Eliana Machefsky


I found a place today
where the trees grow sideways over the water,
their top-heavy branches too full.
The mangled roots peek out through the concrete,
pleading for burial so they might breathe again.
Yet their leaves cradle the current—
an endless rocking back and forth—
as if to promise they’d somehow found peace.

I’ll dream I take you there,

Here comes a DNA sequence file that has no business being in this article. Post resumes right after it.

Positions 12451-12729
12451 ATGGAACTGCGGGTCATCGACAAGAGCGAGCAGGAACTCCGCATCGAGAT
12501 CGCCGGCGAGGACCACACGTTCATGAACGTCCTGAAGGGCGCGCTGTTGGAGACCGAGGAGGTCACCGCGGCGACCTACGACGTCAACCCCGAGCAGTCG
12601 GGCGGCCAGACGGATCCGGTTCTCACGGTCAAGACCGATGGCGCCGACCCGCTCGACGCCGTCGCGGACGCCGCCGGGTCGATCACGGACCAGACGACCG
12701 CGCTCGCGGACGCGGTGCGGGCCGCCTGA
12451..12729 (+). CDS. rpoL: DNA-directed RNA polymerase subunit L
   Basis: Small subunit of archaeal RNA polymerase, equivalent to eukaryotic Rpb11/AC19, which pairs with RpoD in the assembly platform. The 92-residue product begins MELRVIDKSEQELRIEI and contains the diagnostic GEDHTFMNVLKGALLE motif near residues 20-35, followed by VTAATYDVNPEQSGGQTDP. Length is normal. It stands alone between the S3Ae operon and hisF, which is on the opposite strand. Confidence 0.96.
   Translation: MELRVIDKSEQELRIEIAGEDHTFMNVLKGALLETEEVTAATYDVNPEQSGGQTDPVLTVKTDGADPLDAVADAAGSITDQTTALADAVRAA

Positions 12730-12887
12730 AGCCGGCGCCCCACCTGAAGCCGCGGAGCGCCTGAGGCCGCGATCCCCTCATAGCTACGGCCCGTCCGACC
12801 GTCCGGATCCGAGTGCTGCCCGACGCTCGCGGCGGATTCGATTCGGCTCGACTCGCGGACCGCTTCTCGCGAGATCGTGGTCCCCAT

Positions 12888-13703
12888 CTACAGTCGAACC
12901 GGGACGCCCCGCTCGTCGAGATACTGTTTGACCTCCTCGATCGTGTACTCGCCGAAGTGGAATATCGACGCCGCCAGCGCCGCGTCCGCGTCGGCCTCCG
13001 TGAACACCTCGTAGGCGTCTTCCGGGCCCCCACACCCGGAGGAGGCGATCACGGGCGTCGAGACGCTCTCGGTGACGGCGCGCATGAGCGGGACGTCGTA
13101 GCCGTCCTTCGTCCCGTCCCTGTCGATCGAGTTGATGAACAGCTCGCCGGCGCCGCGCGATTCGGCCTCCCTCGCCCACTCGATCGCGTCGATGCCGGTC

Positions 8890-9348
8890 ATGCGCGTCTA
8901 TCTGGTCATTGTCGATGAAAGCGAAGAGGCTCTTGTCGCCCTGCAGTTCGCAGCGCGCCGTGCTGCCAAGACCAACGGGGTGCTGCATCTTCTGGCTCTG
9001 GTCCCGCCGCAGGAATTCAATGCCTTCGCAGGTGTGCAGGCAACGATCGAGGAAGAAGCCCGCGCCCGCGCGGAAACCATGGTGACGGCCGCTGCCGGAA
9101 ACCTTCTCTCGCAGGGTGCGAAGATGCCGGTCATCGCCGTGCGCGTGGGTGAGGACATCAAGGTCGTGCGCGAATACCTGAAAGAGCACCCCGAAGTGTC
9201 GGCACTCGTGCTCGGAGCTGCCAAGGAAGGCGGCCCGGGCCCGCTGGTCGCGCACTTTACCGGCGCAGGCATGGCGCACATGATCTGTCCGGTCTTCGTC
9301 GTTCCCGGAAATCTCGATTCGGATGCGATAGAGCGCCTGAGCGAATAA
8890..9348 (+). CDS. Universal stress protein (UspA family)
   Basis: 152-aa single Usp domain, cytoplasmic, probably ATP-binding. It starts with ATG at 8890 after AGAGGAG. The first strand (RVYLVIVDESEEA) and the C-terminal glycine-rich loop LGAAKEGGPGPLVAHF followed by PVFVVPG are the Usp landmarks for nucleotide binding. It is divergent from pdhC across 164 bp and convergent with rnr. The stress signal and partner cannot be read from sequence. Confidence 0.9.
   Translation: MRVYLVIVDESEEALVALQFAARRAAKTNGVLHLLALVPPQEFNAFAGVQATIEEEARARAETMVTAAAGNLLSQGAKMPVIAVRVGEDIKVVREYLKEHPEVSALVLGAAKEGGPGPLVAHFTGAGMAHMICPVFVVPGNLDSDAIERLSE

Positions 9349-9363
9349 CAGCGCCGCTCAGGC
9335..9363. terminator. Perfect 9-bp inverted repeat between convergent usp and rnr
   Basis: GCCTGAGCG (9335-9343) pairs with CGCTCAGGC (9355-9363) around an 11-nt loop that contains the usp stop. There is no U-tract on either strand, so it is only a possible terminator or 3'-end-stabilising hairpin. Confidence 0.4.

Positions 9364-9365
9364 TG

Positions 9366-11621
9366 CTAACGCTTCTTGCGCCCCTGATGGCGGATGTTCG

and we sit where the trunk widens, making space for barely two.
But by next time, the season will have changed to a sticky one.
The breeze won’t ever smell the same.

Still, I’ll lie against this trunk for you,
and assess the rotated view.
I’ll pray the wind might blow the same way—
I’ll find presence in the standstill.